Friday, February 27, 2009

Springtime in Sugar Land

Spring has come to Sugar Land. Today it is about 80 degrees and my garden is full of blooming things, which gives me some comfort and calm amid the turmoil of the financial markets. Not sure it's helping El Jefe, though.

I'm not sure what this hedge is, but the flowers are pretty, purple and spiked.
Maybe its a Goth-flower?

These are just spectacular in our front yard!

This is my favorite flowering bush. It's called a Mexican Firecracker! A lot of bees are buzzing around it, which Beatrice found out the hard way. Ouch!

This is my super-duper triple red begonia.

These azaleas along my back fence began blooming late in January. The ones in front are purple and are just now beginning to form buds.

Any signs of spring at your place?

Thursday, February 26, 2009

Observing Lent with Faith Comes by Hearing

There are many ways that Christians observe the season of Lent which just begun. My church (Memorial Drive Presbyterian Church, Houston) is encouraging every member of the congregation (and their friends!) to participate in a program called Faith Comes By Hearing.

MP3 recordings of the entire New Testament have been distributed in worship, in Sunday School classes and in small groups. The idea is that if you listen for 20 minutes a day to the Faith Comes By Hearing recording, by Easter you will have listened to the entire New Testament. There is also a recording for children that families can listen to together so all of the family can participate. For those who cannot use an MP3 player, CD's of the recording can be purchased or you can purchase a special "Bible stick" to play the MP3 on.

There is also a mission aspect to the program: Faith Comes by Hearing records the New Testament in many obscure tribal languages and then distributes the recordings to remote villages around the world. Since many of these villages don't have electricity, the recordings come in a clever gadget called a "Proclaimer" that works with solar power or hand-cranking. MDPC's Palm Sunday offering will be given to help fund the recording of the New Testament in Amharic, a tribal language in Ethiopia.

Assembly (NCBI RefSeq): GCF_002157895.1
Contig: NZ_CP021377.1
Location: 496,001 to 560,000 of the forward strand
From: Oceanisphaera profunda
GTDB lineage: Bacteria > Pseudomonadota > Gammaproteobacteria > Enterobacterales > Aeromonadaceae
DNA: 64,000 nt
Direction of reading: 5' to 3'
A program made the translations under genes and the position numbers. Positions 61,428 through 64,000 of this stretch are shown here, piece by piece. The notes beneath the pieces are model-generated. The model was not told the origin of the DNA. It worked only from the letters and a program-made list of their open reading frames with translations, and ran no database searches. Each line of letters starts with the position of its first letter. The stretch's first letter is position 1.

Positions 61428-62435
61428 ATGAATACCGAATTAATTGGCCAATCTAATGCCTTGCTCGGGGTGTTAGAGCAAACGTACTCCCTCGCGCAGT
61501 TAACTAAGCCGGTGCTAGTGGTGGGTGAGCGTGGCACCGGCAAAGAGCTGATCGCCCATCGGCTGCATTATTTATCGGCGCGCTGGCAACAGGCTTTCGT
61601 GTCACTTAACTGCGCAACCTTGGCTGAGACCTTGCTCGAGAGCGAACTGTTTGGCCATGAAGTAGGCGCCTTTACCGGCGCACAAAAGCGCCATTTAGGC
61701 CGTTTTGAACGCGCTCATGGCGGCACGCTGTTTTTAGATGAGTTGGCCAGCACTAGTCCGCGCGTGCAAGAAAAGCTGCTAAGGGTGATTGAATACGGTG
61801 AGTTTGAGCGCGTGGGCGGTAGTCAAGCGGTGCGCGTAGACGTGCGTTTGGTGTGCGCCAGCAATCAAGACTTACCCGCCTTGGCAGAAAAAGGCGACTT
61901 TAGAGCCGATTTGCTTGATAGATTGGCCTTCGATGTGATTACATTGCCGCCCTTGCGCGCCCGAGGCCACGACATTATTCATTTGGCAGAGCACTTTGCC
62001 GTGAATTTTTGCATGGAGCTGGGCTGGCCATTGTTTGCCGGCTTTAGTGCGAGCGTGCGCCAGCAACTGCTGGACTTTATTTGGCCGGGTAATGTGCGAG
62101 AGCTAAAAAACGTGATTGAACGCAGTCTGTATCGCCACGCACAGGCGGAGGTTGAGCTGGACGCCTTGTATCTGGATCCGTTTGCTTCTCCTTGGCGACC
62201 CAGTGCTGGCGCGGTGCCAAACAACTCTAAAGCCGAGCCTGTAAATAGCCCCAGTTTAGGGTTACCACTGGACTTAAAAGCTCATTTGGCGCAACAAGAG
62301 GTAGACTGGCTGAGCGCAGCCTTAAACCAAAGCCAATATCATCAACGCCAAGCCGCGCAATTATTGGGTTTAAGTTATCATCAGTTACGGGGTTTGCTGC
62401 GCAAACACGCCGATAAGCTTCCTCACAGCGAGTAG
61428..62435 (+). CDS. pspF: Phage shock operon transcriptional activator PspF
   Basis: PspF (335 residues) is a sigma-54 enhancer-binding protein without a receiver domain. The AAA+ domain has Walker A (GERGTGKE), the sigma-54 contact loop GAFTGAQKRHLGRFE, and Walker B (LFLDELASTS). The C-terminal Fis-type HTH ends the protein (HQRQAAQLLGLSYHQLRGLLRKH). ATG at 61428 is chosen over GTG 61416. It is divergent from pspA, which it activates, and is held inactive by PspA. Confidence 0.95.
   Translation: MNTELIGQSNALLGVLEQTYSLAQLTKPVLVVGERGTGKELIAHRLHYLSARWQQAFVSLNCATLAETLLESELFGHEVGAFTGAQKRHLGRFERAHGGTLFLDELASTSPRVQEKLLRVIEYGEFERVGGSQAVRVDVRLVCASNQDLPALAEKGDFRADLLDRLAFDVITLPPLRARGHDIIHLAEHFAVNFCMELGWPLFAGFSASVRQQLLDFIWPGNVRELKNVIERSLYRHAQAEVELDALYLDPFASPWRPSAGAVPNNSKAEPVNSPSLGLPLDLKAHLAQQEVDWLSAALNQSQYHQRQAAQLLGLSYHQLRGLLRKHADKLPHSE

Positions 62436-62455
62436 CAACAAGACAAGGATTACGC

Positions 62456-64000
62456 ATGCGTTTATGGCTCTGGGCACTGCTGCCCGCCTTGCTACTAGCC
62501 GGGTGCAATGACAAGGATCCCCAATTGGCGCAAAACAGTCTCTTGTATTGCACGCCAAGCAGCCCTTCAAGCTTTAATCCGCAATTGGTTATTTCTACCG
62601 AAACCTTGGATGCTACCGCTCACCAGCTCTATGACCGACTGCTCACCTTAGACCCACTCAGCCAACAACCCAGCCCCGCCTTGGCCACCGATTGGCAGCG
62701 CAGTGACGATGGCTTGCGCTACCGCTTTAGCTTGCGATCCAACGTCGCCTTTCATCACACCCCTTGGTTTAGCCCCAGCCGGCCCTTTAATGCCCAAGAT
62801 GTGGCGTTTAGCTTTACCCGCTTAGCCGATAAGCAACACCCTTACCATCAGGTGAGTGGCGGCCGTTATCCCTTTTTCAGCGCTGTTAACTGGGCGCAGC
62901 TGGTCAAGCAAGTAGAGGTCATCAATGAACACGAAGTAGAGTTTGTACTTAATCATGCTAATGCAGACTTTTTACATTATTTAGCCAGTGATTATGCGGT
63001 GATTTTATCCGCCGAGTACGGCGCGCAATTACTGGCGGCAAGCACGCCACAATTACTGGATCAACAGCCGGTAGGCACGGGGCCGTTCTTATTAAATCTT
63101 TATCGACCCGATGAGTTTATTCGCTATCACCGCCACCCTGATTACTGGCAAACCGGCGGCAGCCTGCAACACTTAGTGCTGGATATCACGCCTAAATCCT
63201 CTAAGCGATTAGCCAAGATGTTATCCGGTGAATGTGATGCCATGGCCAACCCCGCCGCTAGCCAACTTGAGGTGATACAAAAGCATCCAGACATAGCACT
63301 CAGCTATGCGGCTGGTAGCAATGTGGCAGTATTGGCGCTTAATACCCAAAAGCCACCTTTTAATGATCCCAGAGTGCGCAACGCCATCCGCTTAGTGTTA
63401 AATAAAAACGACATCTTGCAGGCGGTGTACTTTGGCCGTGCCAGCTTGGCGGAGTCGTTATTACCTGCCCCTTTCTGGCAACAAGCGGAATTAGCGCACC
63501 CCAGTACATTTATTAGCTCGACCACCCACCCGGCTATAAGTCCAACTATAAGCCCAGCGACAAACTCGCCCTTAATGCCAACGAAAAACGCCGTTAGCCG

I began listening to my copy yesterday. The recording includes some musical background (helpful when listening to Matthew's begats) and when there is conversation several voices read the different parts. It is easy to listen to--in fact one of my good friends is so enthusiastic about it she told me she is already up to the Gospel of Mark!

If you'd like to join us you can go to the MDPC website here and listen to the entire New Testament online.

(Cross posted from Presbyterian Bloggers.)

UPDATE: A word to the wise. Be sure the "shuffle" function on your IPod is off. Otherwise you may be startled to hear the Beatitudes from Matthew 5 followed by some really scary stuff in Revelation. Just sayin'.

Wednesday, February 25, 2009

Listing This Old House

I remember seeing our house for the first time in the late '80's. El Jefe and I had decided that we would investigate what was then the far-flung 'burb of Sugar Land in search of a new home. The one we had was very well located in near-town Houston, but at over 70 years of age was turning into a veritable Money Pit. Plus we faced years of participation in the Private School Shuffle, which appeared to us to be a wildly over-rated and stressful exercise.

We didn't buy this house right away. We looked at several other homes in the neighborhood, but ultimately I wasn't ready to make that leap of faith 20 miles away from everything that was familiar to me. So we stayed where we were.

And yet. I kept thinking about that house. Maybe it was because it reminded me of the home I grew up in, but whatever the reason I ultimately agreed about a year later to make a bid on the home. We did and sold the house we had immediately. So it was pre-destined. Wasn't it?

Yesterday I sat on our patio overlooking the pool watching Beatrice chase birds and realized how much I would miss our backyard. How many pool parties for the church youth group, friends of our girls, neighbors and family members did we have here? Too many to count.